Many people get into a pattern where they put all of their expenses onto a credit card and then use their income from the following month to pay off their credit card. 

    The problem with this is that you’re spending money you haven’t even earned yet. First, it’s just not a good habit to get into. Second, if you lose your job and don’t have the income you expected, you may not be able to pay for those purchases at all. Rather than always being one month ahead on bills, you’re always one month behind.

    When you budget one month ahead, you know you’re only spending money you already have.



    I can say from personal experience that my financial stress decreased in a big way when I started using this budgeting system. I didn’t have to monitor my budget quite as closely. 

    It’s also been a life-saver as Brandon and I have been traveling full-time. First, we have to pay for many of our RV park reservations ahead of time. If we weren’t ahead on our budget, we wouldn’t be able to do that.

    It’s also helped us to navigate through the small emergencies that have popped up since we’ve been on the road, such as having to replace all of our RV tires or buy a new car while on the road.

    Edit: Now that we’re done traveling and we own a home, budgeting one month ahead is just as beneficial! This budgeting style definitely isn’t just for those in unique circumstances.


    How do you get a month ahead?


    The first step to getting one month ahead is to create a monthly budget. For this system to work, you need to know exactly how much you’re spending each month and where your money is going!

    Here’s how to create your budget:

    1. Determine your monthly income
    2. Make a list of your monthly fixed expenses
    3. Track your spending for the past 3-6 months to determine your variable expenses
    4. Decide on spending goals (use how much you’ve been spending to figure out how much you WANT to be spending)
    5. Don’t forget to make room for debt payoff and savings goals!
    6. Make sure your spending is less than your income



    Ideally, you won’t be spending exactly as much as you earn each month — there should be some left over. Then, you can start using that extra each month to build your one-month buffer.

    The idea is that every month, your buffer will get a little bit bigger until you’ve saved enough for the entire month of expenses.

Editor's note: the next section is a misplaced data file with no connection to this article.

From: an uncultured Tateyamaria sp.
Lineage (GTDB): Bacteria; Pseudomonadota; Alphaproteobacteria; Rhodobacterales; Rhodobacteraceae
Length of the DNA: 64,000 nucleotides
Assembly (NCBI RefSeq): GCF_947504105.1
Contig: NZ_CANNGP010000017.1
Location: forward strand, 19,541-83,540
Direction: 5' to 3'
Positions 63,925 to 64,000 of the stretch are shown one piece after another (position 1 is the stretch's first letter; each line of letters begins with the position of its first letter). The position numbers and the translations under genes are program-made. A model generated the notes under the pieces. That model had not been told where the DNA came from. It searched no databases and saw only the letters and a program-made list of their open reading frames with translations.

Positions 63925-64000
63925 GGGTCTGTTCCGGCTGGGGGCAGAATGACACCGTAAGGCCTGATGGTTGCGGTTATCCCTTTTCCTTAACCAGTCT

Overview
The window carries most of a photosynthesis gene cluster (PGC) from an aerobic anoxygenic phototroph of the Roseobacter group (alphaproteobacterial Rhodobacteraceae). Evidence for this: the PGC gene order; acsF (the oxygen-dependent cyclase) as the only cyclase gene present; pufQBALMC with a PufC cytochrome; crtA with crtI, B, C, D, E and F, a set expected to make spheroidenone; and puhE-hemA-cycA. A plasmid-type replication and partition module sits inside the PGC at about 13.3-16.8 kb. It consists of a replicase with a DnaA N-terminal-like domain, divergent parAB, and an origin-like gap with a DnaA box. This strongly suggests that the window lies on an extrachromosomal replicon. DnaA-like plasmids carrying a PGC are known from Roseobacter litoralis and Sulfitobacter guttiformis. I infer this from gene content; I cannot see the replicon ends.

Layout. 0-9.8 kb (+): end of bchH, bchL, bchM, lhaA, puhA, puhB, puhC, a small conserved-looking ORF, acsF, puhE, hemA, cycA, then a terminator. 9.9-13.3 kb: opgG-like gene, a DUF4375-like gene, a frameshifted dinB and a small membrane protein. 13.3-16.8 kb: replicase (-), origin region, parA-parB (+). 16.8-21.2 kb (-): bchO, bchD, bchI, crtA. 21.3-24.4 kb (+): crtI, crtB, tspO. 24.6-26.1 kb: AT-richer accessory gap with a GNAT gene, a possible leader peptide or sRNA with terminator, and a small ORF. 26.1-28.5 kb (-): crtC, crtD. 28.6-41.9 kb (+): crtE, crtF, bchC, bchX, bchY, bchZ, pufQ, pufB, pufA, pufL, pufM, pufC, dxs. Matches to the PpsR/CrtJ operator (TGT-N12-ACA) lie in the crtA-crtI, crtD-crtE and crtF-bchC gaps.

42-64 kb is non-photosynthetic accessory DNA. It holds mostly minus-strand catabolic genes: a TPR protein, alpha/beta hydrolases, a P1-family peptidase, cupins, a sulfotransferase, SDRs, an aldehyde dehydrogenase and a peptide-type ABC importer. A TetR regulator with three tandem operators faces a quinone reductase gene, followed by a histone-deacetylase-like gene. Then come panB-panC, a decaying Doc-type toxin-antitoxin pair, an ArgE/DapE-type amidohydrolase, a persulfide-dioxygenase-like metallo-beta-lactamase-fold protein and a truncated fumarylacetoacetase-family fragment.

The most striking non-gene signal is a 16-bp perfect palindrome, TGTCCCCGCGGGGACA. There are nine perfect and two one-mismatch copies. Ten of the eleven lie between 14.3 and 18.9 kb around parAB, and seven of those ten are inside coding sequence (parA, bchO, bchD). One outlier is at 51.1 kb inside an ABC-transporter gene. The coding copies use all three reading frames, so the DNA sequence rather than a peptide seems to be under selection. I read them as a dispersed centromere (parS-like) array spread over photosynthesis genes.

Let’s say you have $3,000 per month of income. You currently spend or save $2,750 each month, which leaves you with $250 left over. You can put that $250 toward the following month’s budget. A month later, you can roll over another $250 for a total buffer of $500. Each month, the buffer will grow a bit until it reaches enough to cover your entire budget.


    What if you’re living paycheck to paycheck?

    This budgeting system is even more beneficial for people living paycheck to paycheck, for whom any financial emergency would throw them off.

    Unfortunately, living paycheck to paycheck makes it especially hard to get one month ahead on bills. Here are a few ways you can start saving money, even if you’re on a tight budget:

    • Use cashback apps like Fetch, Ibotta, and Rakuten. These tools allow you to earn a little extra money on purchases you’re already making.
    • Negotiate your monthly bills. You can try negotiating bills such as your car insurance and internet to reduce your monthly payments.
    • Pick up a side hustle. When you’re living paycheck to paycheck, every little bit helps!
    • Sell stuff on Facebook Marketplace. You’d be surprised how much you can make by selling clothes or household items you aren’t using.



    In addition to using the extra money in your budget to build your one-month buffer, you can use any cash windfalls you have. Common examples include:

    • Tax returns
    • Gifts
    • Extra paychecks (if you get paid every other week, then two months of the year you’ll get three paychecks instead of three)
    • Side hustle income



    Once you save the full month of expenses, you’ll start using this to budget for each month’s expenses. Rather than creating your budget using the amount you’ll earn in the current month, you’ll use the amount you earned last month.

    This budgeting system is really great for self-employed people. With irregular income, it can be hard to know how much to budget. But with this system, you’re budgeting with last month’s income.

    It’s also worth noting that you aren’t limited to just getting one month ahead. There have been times when my income was less certain, so I budgeted two months ahead for added security.



    Tracking your finances when you budget one month ahead can be tricky because you can’t just spend what you have in your bank account. Because of that, I recommend using a budgeting tool to help you stay on track. The budgeting app You Need a Budget is specifically designed to help you budget this way.